Completion of this curriculum qualifies an officer as an Aerospace Engineering Specialist with a subspecialty code of 5402P. The curriculum sponsor is Naval Air Systems Command.

Typical Course of Study

Quarter 1

Course NumberTitleCreditsLecture HoursLab Hours
MA1115Multi Variable Calculus

4

0

MA1116Vector Calculus

3

0

ME2502Dynamics

4

1

MS2201Introduction to Materials Science and Engineering

3

2

 

AE2440Introduction to Scientific Programming

3

2

-or-

EC2440Introduction to Scientific Programming

3

2

Quarter 2

Course NumberTitleCreditsLecture HoursLab Hours
MA2043Introduction to Matrix and Linear Algebra

4

0

MA2121Differential Equations

4

0

ME2101Engineering Thermodynamics

4

2

ME2201Introduction to Fluid Mechanics

3

2

Quarter 3

Course NumberTitleCreditsLecture HoursLab Hours
MA3132Partial Differential Equations and Integral Transforms

4

0

ME3201Applied Fluid Mechanics

4

1

ME3240Marine Power and Propulsion

4

2

ME2801Introduction to Control Systems

3

2

Quarter 4

Course NumberTitleCreditsLecture HoursLab Hours
ME2601Mechanics of Solids I

4

1

ME3205Missile Aerodynamics

4

1

ME4702Engineering Systems Risk Benefit Analysis

3

2

ME3450Computational Methods in Mechanical Engineering

3

2

MA3132Partial Differential Equations and Integral Transforms

4

0

Quarter 5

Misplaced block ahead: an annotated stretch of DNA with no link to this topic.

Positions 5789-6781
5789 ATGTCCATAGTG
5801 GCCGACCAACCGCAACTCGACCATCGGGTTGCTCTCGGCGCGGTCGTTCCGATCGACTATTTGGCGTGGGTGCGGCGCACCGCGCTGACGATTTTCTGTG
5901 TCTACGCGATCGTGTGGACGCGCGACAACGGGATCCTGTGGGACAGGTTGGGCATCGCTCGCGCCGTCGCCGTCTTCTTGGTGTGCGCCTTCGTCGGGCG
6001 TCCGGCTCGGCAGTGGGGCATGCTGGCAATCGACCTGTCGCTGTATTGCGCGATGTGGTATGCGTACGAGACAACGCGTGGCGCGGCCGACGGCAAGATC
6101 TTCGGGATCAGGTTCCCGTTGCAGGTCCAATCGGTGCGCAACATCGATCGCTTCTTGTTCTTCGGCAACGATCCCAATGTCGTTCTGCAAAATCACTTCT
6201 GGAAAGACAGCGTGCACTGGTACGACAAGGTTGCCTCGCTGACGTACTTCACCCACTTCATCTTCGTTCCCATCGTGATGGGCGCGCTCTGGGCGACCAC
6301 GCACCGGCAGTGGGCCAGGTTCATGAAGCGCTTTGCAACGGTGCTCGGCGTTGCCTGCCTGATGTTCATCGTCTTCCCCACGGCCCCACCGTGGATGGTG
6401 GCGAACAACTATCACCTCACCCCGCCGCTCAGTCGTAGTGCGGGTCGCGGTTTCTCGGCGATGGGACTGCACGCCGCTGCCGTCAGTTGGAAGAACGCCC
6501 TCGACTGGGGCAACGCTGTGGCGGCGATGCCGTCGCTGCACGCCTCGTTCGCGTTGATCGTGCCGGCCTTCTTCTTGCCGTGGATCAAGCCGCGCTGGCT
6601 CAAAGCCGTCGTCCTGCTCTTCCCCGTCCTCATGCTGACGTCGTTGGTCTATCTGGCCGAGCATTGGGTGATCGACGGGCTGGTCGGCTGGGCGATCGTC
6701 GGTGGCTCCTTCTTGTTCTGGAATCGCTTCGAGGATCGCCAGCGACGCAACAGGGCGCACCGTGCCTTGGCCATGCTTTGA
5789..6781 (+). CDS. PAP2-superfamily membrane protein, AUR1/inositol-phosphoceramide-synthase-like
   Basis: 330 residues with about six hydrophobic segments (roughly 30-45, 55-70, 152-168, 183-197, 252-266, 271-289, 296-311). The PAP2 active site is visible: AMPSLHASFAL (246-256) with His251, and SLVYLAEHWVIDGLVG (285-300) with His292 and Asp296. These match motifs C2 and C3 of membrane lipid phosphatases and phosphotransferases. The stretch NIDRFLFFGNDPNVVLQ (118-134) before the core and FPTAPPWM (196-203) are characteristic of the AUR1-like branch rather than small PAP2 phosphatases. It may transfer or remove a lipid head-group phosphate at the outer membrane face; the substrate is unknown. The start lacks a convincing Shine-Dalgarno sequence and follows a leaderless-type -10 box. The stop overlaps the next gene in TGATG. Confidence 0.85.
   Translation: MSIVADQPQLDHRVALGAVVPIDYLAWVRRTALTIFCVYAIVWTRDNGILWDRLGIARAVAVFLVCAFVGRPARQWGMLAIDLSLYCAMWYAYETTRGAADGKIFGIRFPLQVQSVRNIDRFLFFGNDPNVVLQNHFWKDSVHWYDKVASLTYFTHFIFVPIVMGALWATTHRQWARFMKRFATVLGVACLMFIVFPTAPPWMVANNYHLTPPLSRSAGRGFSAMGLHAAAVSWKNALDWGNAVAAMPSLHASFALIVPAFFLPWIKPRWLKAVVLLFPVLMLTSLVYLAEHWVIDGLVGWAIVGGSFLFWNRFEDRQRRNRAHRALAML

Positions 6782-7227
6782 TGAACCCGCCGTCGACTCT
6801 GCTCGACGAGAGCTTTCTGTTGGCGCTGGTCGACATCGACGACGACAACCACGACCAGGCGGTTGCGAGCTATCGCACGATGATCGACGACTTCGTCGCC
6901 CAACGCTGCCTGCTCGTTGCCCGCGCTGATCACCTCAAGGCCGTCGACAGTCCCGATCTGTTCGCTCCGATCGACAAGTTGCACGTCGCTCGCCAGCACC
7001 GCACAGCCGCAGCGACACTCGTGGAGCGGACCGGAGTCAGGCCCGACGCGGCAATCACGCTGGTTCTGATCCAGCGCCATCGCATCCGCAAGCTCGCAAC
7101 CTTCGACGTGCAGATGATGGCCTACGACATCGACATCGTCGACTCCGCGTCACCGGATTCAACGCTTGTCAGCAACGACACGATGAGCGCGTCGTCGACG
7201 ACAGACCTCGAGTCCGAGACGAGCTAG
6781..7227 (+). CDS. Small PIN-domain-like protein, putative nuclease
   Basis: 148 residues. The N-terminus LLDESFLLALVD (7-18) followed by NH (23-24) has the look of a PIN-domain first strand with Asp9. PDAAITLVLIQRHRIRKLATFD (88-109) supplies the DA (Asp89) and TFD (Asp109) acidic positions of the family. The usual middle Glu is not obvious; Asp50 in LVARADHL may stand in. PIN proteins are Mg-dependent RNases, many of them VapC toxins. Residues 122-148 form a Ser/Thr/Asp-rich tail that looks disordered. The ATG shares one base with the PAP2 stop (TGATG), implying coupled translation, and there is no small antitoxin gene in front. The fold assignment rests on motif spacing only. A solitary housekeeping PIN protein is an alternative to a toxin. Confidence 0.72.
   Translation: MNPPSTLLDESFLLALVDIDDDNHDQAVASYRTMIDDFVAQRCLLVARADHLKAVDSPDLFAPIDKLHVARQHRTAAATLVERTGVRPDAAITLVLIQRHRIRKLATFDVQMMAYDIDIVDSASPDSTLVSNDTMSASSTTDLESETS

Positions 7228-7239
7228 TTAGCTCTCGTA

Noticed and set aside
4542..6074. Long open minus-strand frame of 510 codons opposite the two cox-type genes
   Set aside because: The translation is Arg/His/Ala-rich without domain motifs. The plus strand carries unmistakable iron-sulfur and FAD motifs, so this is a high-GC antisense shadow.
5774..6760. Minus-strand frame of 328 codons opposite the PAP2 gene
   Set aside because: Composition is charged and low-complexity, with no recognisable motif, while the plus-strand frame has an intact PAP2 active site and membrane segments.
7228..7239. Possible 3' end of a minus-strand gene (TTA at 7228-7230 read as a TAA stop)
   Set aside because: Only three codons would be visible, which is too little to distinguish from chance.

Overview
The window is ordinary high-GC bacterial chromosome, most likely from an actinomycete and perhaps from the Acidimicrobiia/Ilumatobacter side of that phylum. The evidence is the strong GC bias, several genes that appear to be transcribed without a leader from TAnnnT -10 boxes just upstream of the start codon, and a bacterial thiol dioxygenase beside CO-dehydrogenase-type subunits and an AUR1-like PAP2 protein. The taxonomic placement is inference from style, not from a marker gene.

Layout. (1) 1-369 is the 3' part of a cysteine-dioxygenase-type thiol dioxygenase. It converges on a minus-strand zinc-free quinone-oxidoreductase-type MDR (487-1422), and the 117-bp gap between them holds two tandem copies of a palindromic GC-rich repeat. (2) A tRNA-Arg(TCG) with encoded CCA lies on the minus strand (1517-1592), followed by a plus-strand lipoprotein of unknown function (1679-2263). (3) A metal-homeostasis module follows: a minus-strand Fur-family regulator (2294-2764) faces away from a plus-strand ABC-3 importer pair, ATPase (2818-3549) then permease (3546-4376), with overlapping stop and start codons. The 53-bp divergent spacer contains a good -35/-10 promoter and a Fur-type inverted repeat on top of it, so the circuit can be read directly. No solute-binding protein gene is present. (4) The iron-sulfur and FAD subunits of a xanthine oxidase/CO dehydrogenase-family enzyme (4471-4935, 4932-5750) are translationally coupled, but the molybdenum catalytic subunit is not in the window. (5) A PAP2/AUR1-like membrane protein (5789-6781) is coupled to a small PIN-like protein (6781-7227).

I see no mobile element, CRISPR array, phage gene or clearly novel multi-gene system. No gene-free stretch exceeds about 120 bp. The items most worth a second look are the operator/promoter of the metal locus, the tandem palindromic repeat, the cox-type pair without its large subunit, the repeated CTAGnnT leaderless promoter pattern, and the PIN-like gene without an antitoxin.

Course NumberTitleCreditsLecture HoursLab Hours
SE3100Fundamentals of Systems Engineering

3

2

ME3801Dynamics and Control of Marine and Autonomous Vehicles I

3

2

MS3202Properties, Performance & Failure of Engineering Materials

3

2

AE2820Introduction to Spacecraft Structures

3

2

ME4703Missile Flight and Control

4

1

Quarter 6

Course NumberTitleCreditsLecture HoursLab Hours
ELECTAE/ME Elective (4000-level)

ME0810Thesis Research

0

8

AE4452Advanced Missile Propulsion

4

1

ME4704Missile Design

3

2

Quarter 7

Course NumberTitleCreditsLecture HoursLab Hours
ELECTAE/ME Elective (4000-level)

ME0810Thesis Research

0

8

ME0810Thesis Research

0

8

AE4502Supersonic and Hypersonic Flows

4

0

Quarter 8

Course NumberTitleCreditsLecture HoursLab Hours
ELECTAE/ME Elective (4000-level)

ME4751Combat Survivability, Reliability and Systems Safety Engineering

4

1

ME4700Weaponeering

3

2

ME0810Thesis Research

0

8

Other Courses Available

Course NumberTitleCreditsLecture HoursLab Hours
ME3521Mechanical Vibration

3

2

ME3150Heat Transfer

4

1

ME3611Mechanics of Solids II

4

0

ME3711Design Of Machine Elements

4

1

ME3720Introduction to Unmanned Systems

3

2